PASSING THROUGH – Orca whales swim near the Indian River estuary Thursday night. A pod of more than a half-dozen adult and juvenile orcas spent the late afternoon in Sitka Sound near shore as people along Sawmill Creek Road photographed and video recorded them. NOAA Fisheries recommends staying at least 100 yards away while viewing whales from boats. (Sentinel Photo by James Poulson)

Sitka Baseball Fan Builds Own Batting cage


Sentinel Staff Writer

With sports put on hold worldwide, Sitka attorney and baseball fan Brandon Marx took matters into his own hands by building a backyard batting cage, with his son, Dylan, age 15.

Dylan Marx swings at a pitch thrown by his dad, Brandon Marx, today outside their home. The two built their own batting cage after the municipal one was shut down  over COVID-19 concerns. (Sentinel Photo by James Poulson)


“I grew up and played baseball my whole life and I played baseball in college at Gonzaga,” Brandon Marx told the Sentinel. “It helped me go to school. My coaches meant everything to me. It was a huge influence for me. It is for him (Dylan) too. But when I grew up, we didn’t have batting cages.”

With the Moller Field batting cage closed by the pandemic, Marx father and son took matters into their own hands. Over the past several weeks they built a fence-enclosed practice facility in their own Etolin Street backyard.

Brandon said it was fun to do a project with his son. “He did a lot and helped drill the boards in ... and now it’s all together he really likes it,” he said. The project is functional but not quite done. The Marxes are still working on a rain cover.

“It was a good bonding experience, it was pretty cool,” Dylan Marx said. “At first I was like ‘I don’t want to help,’ but as it started coming together I was like ‘Dang, this is awesome!’”

Dylan plays as a pitcher, middle infield, and catcher when the regular season is active.

“The thrill of the game is just amazing,” he said.

Dylan said that the best part of having a batting cage in his yard is “being able to just walk two steps and hit any time you want to.”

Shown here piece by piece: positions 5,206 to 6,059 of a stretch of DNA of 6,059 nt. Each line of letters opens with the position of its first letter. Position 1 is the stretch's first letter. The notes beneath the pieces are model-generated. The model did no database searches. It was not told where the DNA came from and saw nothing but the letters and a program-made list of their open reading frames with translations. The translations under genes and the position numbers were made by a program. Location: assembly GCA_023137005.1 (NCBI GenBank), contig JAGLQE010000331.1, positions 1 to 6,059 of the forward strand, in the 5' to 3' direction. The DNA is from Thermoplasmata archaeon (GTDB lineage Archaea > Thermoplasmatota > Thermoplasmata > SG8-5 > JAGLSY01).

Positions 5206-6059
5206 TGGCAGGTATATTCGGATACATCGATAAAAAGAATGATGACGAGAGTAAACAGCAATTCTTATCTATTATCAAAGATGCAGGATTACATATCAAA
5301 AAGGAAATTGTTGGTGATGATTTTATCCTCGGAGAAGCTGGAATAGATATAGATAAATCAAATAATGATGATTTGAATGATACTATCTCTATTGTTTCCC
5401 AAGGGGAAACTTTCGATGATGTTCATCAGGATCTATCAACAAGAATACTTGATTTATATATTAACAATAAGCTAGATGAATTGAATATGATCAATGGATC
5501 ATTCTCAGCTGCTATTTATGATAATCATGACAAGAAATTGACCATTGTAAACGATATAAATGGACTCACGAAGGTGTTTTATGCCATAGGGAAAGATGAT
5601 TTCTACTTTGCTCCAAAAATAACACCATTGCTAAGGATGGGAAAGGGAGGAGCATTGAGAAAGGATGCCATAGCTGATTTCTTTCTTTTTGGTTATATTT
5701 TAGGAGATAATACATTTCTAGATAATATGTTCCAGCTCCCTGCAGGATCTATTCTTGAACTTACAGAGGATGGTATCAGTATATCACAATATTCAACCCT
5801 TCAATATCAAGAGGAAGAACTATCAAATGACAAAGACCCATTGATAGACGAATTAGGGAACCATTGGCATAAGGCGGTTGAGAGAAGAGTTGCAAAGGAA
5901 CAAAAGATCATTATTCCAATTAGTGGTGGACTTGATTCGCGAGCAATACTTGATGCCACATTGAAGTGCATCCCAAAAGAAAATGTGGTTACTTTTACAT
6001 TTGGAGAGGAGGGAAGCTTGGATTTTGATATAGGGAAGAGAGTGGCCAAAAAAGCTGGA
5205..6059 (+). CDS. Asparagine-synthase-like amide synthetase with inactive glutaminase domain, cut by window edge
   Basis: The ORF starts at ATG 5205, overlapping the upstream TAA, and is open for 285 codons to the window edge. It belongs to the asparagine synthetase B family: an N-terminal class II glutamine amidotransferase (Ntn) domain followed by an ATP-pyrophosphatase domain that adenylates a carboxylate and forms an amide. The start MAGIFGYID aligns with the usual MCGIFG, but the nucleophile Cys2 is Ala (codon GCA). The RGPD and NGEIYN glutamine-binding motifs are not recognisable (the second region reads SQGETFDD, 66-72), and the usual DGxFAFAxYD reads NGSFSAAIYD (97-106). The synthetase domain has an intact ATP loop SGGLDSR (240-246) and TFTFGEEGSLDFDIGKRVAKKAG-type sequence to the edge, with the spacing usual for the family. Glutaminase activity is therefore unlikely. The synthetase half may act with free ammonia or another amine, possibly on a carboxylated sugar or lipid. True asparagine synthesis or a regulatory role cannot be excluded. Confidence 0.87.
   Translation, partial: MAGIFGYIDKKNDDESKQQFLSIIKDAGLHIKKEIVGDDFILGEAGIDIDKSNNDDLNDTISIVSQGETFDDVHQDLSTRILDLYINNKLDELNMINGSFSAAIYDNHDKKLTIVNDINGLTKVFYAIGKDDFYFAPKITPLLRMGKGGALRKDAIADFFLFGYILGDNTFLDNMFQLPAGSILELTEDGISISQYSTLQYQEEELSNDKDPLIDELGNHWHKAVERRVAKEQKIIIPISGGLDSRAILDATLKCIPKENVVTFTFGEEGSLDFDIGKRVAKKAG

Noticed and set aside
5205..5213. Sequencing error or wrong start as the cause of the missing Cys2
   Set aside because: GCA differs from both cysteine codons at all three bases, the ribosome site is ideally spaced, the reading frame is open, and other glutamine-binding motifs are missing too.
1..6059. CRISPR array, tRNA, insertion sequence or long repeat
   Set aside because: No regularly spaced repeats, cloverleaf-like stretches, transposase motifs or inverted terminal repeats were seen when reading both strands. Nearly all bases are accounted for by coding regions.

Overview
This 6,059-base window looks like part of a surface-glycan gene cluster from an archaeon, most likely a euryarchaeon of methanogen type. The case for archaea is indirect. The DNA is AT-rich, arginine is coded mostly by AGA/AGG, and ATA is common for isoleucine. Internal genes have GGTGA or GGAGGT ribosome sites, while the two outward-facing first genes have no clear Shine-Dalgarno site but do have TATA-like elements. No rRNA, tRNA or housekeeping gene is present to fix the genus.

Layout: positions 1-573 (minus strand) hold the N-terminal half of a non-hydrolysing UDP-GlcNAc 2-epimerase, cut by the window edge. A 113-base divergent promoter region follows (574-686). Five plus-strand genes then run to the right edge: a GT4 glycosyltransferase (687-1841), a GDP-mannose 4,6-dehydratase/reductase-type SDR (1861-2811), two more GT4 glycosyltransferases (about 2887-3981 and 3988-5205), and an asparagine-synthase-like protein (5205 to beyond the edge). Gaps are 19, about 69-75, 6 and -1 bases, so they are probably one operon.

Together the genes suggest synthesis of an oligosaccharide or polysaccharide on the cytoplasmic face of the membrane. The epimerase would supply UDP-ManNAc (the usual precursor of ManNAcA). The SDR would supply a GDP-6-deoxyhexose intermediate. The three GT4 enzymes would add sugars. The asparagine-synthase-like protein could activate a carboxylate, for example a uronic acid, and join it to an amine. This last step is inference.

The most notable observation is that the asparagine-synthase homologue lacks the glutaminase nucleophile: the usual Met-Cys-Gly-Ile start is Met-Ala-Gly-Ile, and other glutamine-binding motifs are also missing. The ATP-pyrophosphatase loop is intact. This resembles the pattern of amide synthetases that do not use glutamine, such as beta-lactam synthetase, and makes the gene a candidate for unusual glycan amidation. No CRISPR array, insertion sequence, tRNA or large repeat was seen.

Brandon Marx added Dylan “loves the game and he is a good player. He missed out on his freshman season like all the kids did. And he’s pretty bummed about that.”

Dylan agreed, saying “I had a chance to make varsity, which I really wanted to do, and prove to people that I could do it.”

The new cage allows the younger Marx to practice his batting without breaking social distancing guidelines. Before the public batting cage was closed, Brandon was often there as a mentor in the off-season, helping kids with their hitting techniques.

He also runs the Sitka Baseball Club “to help kids stay in the game and develop over the winter.” Fees from the club go into maintenance for the Moller Field batting cage.

The elder Marx emphasized the importance of off-season baseball drills.

“You really can develop as a player, and I would say Dylan is taking more swings than I did in my whole career.”

The high school freshman has spent time practicing with his father pitching, as well as from a tee.

“If you know how to work on a tee and do it right, you can really improve,” the father said.

Once the city’s COVID-19 restrictions are eased, the Marxes plan to share their batting cage with other players. That said, Brandon was unsure whether it would be a permanent feature of his back yard.

“I enjoy hitting too – it’s fun. But I don’t know if it will be there forever,” he said.

He still holds out hope for a Little League season in Sitka as well, even if chances are reduced from previous years.

“It’s hard to try to see the silver lining in this but that’s what we’re trying to do. With this recent reopening (Alaska’s Phase Two reopening plan) ...  Sitka Little League is going to try to put together a season,” he said.